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This book began as a series of notes made during the Local History classes first taken by Mr. Malcolm Dolby and later continued by Mr. Derek Wordley.

Since the present Local History Group was formed in November 1986, interest has grown, membership has increased and the information generated would fill a number of books.  Indeed one member has already drafted a comprehensive history of Whitwell Colliery, while another has prepared a book on the life and works of soldier-poet John William Streets.

This latest history is a successor to the souvenir booklet, 'Whitwell, Past and Present', published by Mr. E.P. Gallagher in l95l, to celebrate the Festival of Britain.  Much of that information has been retained, although expanded into the greater detail made possible by a larger publication.  The size of any book is essentially limited by production costs; this is the only defence we can offer against the reader who may be critical of any particular omissions.  The intention of the Group is that, eventually, all the historical information, which they have collected, will be filed and deposited for future reference in the library at the Whitwell Community Centre.

The history begins with the Anglo-Saxon settlement, although the arrival of the 'Hunter-Gatherers' in Creswell Crags thousands of years earlier could also have been a suitable beginning.  The Crags, however, with Ash Tree Cave and Markland Grips have been the subject of many written works, based on archaeological and geological survey and analysis, and are therefore excluded from a work which is essentially based on documentary evidence.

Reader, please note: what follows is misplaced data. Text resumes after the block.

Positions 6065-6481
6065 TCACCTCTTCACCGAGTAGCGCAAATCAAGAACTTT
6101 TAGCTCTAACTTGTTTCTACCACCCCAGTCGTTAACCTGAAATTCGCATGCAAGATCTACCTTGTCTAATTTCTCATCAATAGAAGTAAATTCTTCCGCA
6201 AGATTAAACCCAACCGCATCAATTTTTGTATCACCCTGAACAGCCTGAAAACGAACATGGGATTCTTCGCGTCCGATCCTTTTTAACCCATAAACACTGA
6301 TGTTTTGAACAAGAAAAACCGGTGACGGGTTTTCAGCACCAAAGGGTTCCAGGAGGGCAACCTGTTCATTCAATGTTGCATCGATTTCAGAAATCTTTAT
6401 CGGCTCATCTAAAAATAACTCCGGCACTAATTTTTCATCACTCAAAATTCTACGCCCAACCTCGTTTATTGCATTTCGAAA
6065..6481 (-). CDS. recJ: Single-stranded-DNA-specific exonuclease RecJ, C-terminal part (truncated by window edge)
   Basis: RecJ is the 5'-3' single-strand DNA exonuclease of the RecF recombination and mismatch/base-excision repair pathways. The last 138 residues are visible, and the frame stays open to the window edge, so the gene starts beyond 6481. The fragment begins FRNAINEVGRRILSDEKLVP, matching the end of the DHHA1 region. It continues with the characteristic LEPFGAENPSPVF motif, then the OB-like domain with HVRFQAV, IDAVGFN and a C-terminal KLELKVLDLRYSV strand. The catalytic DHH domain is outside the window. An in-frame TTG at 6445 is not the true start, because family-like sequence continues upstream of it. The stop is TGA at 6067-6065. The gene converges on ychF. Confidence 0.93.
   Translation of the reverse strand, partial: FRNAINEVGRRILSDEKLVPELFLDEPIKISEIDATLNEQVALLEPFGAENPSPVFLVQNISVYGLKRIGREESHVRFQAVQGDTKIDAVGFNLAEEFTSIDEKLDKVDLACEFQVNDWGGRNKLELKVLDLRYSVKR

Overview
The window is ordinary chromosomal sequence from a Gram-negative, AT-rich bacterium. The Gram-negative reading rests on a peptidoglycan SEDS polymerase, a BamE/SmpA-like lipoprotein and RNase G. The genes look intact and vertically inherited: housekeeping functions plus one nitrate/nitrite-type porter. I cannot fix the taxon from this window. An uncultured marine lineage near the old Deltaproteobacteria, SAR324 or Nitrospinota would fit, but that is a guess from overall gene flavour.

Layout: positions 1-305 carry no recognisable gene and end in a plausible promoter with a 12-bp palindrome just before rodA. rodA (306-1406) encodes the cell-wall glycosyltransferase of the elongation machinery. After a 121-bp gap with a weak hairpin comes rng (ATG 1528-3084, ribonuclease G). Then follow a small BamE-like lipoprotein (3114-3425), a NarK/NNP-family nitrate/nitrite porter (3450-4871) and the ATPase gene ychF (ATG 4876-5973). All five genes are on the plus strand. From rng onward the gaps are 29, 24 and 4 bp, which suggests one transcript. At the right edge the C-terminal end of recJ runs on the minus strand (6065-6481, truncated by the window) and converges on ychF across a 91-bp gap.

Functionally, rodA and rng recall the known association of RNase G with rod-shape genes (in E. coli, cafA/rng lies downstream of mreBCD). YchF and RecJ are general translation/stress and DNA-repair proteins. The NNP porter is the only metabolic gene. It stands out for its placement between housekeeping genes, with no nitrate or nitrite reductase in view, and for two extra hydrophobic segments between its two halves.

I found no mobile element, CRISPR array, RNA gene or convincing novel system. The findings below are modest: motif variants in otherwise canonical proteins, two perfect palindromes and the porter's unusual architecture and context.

Any historical work can never be totally complete - there are always new facts waiting to be discovered.  This is no less true of Whitwell than of any other place.  Perhaps you may have interesting documents stored away - old letters, photographs, newspaper cuttings, inventories, title deeds or similar documents; or perhaps when reading this book you will be prompted to say 'I could have told them more than that about Old Whitwell'.  If so, make contact with the Local History Group and maybe you will be sowing the seeds of an even more comprehensive history book for the future.

In historical documents, family names often appear with different spellings.  Where family names in this book have been obtained from such documents, the reader should be aware that no attempt at consistency has been made and the spellings as originally printed have been retained; seemingly 'different' names may well refer to one and the same family.

L.T. Yaw



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